September 16, 1846

The workmen and labourers employed by Mr. FITZGERALD, Rocklodge, near Cloyne, refused to allow him to send his corn to Cork, or to market, and stated that they would give him the price he demanded for it. To this step they said they were compelled by the loss of their potatoes, and the dearness of provisions.

We have heard rumours of intended risings in various parts of the country, but trust that the activity of the local authorities and the advice of the clergy, and other influential friends of the people, will be sufficient to keep them quiet until relief and employment can be afforded.

A party of Dragoons left Cork yesterday for Youghal.

The Clashmore Mills were attacked by a mob, and flour taken from them.

September 18, 1846

The first Extraordinary Presentment Sessions, under the new act, was held on Monday at Dungarvan, for the Barony of Decies of within Drum; but we regret to say that the impoverished labourers assembled in great numbers, thinking to intimidate the assembled cesspayers and magistrates to pass presentments for immediate works not considering for a moment their utility or the repayment of the outlay for them. The riotous conduct of those assembled created considerable alarm, and the majority of the shops were closed during the day. The magistrates ordered out the military and police, but they were hooted and pelted with stones. One fellow was arrested in the act of throwing a stone at the County Inspector, who escaped without receiving much injury, though struck by it. Constable Wall also received a blow of a stone, but without much damage to his person and one soldier of the 27th regiment received a desperate cut in the face from a missile thrown by one of the mob. The forbearance of the police and military was very great under the trying scenes passing before them as they refrained from dealing "death blows" from their muskets in return for the many injuries attempted to be inflicted upon them, and for which they deserve the gratitude and esteem of the well disposed of the people of Dungarvan. The few persons which they arrested were safely lodged in prison. The excitement continued throughout the day, but as the evening closed tranquility gained the ascendancy, and the inhabitants were allowed to seek repose, after a day spent in uncertainty and intimidation, and one that threatened their lives and property with certain destruction.--Waterford Freeman.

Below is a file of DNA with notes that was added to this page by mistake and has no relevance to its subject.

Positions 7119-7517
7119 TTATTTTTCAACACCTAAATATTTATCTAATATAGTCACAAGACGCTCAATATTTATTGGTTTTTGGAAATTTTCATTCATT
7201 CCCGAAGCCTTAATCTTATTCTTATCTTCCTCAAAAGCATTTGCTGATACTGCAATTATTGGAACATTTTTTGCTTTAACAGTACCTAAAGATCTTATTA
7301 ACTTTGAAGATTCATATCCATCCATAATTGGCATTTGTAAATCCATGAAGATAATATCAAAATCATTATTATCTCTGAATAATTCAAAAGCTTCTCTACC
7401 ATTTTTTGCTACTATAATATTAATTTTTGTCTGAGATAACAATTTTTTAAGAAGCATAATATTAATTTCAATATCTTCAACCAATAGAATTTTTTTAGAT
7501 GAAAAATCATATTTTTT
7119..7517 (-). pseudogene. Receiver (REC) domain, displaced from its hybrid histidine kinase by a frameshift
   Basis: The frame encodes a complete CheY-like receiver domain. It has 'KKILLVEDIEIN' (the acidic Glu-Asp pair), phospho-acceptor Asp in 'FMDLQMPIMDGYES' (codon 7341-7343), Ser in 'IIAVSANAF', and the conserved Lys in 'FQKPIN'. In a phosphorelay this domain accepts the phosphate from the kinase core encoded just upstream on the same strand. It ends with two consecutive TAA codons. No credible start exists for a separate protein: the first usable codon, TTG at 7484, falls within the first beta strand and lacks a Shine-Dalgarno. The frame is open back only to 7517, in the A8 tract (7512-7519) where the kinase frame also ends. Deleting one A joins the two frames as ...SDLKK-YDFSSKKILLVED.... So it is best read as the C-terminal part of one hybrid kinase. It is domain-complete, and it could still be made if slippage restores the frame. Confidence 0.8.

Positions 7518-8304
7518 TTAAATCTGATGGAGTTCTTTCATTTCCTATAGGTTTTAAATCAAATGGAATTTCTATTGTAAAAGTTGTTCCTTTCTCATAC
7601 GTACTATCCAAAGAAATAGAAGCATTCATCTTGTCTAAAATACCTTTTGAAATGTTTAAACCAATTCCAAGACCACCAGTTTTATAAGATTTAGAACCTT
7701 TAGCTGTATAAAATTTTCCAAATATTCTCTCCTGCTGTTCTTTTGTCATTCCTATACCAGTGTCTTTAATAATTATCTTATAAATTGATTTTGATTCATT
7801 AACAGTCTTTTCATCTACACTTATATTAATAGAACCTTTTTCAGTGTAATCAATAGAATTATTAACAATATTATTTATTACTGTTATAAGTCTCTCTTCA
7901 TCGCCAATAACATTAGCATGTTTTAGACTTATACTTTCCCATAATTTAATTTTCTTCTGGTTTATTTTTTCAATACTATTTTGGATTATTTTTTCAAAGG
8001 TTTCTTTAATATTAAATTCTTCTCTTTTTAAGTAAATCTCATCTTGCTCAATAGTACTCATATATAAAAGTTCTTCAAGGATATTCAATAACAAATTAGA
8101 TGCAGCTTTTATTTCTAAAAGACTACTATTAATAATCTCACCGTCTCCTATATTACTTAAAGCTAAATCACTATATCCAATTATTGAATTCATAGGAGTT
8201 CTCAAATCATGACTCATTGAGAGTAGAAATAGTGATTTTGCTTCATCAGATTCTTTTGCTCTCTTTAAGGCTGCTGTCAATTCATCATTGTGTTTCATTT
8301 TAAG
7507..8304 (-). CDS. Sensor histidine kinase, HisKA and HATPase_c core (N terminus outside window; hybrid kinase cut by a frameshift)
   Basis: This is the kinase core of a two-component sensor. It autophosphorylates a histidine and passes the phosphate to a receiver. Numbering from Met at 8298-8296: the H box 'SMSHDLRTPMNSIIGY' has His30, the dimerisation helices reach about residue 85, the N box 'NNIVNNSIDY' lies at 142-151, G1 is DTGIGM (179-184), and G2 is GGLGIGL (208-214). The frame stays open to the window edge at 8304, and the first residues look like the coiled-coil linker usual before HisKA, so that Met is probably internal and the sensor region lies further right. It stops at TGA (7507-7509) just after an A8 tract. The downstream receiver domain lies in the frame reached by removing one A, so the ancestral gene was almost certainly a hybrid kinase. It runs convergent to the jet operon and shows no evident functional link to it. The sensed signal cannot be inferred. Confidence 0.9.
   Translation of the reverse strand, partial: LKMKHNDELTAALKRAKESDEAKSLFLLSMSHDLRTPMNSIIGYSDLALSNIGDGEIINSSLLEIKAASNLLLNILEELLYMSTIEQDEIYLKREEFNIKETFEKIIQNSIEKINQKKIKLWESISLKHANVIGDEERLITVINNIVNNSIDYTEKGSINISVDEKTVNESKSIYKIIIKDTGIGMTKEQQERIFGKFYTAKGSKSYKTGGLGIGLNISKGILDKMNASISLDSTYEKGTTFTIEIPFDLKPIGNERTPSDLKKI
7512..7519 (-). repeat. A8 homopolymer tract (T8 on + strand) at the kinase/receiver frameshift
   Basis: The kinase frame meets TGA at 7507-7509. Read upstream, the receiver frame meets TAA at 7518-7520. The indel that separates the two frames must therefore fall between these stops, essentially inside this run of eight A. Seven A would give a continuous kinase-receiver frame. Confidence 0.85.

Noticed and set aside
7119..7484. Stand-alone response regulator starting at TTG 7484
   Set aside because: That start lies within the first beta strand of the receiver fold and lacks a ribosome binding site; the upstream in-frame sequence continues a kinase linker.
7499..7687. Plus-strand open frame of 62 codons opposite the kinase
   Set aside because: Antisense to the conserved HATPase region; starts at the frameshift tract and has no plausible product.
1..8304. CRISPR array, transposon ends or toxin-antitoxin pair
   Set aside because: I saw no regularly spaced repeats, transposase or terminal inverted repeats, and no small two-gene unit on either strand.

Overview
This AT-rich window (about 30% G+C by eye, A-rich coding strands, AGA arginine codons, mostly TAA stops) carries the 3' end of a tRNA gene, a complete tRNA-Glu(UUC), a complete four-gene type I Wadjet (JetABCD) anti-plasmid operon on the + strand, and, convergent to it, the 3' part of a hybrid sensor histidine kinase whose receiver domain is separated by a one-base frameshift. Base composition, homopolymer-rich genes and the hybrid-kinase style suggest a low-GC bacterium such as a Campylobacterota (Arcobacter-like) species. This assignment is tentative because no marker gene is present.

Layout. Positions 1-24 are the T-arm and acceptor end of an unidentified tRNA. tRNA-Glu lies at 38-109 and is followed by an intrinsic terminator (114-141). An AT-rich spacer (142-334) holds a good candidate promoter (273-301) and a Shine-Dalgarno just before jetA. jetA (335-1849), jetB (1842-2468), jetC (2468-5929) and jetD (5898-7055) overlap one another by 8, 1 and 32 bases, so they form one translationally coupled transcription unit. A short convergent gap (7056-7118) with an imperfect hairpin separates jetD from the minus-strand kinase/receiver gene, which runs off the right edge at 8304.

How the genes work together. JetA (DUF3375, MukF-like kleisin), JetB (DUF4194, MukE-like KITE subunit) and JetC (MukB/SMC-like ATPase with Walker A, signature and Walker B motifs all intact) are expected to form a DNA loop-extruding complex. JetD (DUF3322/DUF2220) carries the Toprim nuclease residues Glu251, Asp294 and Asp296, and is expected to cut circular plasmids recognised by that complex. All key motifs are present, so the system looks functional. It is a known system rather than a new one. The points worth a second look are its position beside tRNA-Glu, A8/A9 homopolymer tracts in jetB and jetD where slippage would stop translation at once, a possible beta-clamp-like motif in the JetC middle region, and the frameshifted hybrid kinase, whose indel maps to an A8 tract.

September 23, 1846

[FROM OUR REPORTER.] After the termination of the meeting held in this town on Monday last, our reporter was surprised to see a large concourse of persons, exclusively of the labouring classes, hurrying from one street to another, apparently in a most excited manner. On making inquiry, it was ascertained that this demonstration was made in order to prevent the merchants and manufacturers from exporting the corn or provisions of the town, for which purpose upwards of a dozen ships were lying in the harbour. After visiting several of the corn stores with the apparent intention of intimidating the proprietors, the mob proceeded down to the quay, where they speedily compelled some carmen, who were loading the vessels with corn for exportation, to desist and return to the stores; on coming back, they met another carman who however, did not remain to receive the injunctions of the mob, but immediately turned the horse's head, and commenced a speedy retreat amidst the cheers and jeers of the multitude. Not satisfied with their success in these instances, they turned towards another portion of the quay, where they succeeded in a similar manner.